Japan’s industrial output rose a stronger than expected 2.7 percent in September from the month before, government data showed Wednesday, signaling that demand may be starting to recover from the dent caused by April’s tax hike.
After a 1.9 percent fall in August, the seasonally adjusted gain — due partly to robust demand in autos and electronics devices — surpassed the average market forecast of a 2.2 percent increase and brought the index of output at factories and mines to 97.8 against the base of 100 in 2010, the Ministry of Economy, Trade and Industry said in a preliminary report.
METI upgraded its basic assessment of output, saying it is fluctuating between positive and negative territories. In August, it said production has “weakened.”
The Bank of Japan, in an economic assessment earlier this month after August output unexpectedly declined, said some weakness was showing, “particularly on the production side.”
The results come as the administration is about to decide whether to go ahead with a second consumption tax hike to 10 percent in October 2015 following the increase to 8 percent on April 1.
Prime Minister Shinzo Abe has said he will make a decision after assessing July-September gross domestic product data, whose preliminary figures will be released Nov. 17.
Masaki Kuwahara, an economist at Nomura Securities Co., said the administration is likely to go ahead with the tax hike, but Toru Suehiro of Mizuho Securities Co. said Japan’s economic prospects may not be strong enough to allow for an increase.
BOJ Gov. Haruhiko Kuroda has said it would be hard to deal with risks should confidence in the nation’s finances be shaken by a delay in the hike, while a finance official in Abe’s ruling party warned the economy isn’t strong enough.
There have been some signs of resilience, with retail sales climbing the most in four months in September. The economy is forecast to grow an annualized 3.4 percent in the third quarter after a 7.1 percent contraction over the three months following April’s consumption tax hike.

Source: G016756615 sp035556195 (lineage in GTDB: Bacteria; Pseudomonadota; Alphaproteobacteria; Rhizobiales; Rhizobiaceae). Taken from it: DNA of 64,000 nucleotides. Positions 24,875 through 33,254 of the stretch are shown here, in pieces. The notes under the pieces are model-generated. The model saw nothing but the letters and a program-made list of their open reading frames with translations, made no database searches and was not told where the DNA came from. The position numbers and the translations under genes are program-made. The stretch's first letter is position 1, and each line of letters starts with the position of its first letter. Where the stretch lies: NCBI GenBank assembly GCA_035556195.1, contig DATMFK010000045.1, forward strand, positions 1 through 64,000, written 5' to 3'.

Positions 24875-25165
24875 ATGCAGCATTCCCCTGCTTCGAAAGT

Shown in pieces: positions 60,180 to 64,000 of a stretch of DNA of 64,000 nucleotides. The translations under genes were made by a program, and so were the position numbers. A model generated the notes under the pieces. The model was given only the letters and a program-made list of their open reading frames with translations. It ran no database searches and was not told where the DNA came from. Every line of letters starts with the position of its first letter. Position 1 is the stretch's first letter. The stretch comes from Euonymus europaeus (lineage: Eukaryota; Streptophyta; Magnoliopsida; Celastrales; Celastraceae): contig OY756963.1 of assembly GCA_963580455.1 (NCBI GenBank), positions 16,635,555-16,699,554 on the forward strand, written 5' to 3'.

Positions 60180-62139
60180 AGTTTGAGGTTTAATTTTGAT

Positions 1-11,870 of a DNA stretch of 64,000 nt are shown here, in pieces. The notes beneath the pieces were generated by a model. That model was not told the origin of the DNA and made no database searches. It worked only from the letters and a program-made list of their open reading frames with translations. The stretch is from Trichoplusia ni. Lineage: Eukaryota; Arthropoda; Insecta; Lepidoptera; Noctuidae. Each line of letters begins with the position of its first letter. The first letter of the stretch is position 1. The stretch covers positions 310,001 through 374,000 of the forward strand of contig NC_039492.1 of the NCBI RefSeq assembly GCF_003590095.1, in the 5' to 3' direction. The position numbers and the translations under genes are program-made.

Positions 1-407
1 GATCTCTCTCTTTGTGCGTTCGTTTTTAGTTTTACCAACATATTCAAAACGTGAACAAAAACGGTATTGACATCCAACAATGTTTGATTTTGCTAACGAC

The Abe administration is trying to guide the economy out of 15 years of deflation while containing public debt that is mounting with rising social security costs.
The latest output reading was taken positively by economists as easing concern over the outlook for the world’s third-largest economy.
“We cannot yet judge that output has bottomed out, but the results bring hope that it will pick up” down the road, said Mitsumaru Kumagai, chief economist at the Daiwa Institute of Research.
A poll of manufacturers by the ministry showed that output is expected to edge down 0.1 percent in October but grow 1.0 percent in November.
But quarterly data show output dropped 1.9 percent in the three months through September, following a 3.8 percent plunge in the April-June period.
“The quarterly data gives us a totally different impression,” said Kenji Tanaka, an economist at the Development Bank of Japan.
“The impact of the consumption tax hike is not small in the least. A recovery in production has been delayed due to a slower than expected rebound in demand,” Tanaka said in a report, while calling it “good news” that production seemed to be on a recovery track in September.
“Today’s data is basically positive for the Japanese economy,” said Nomura’s Kuwahara. “Outlook figures suggest that production will return to growth in the current quarter.”
In September, 13 out of 15 sectors saw a rise in production. Output by transport equipment manufacturers, including automakers, jumped 4.7 percent due to robust sales of passenger cars and a recovery in exports to emerging Asian economies.
The electronic parts and devices sector saw a 5.8 percent rise, and electrical machinery makers a 5.4 percent gain.
The index of industrial shipments gained 4.3 percent to 97.9, the highest figure since January, while that of inventories was down 0.8 percent at 111.7.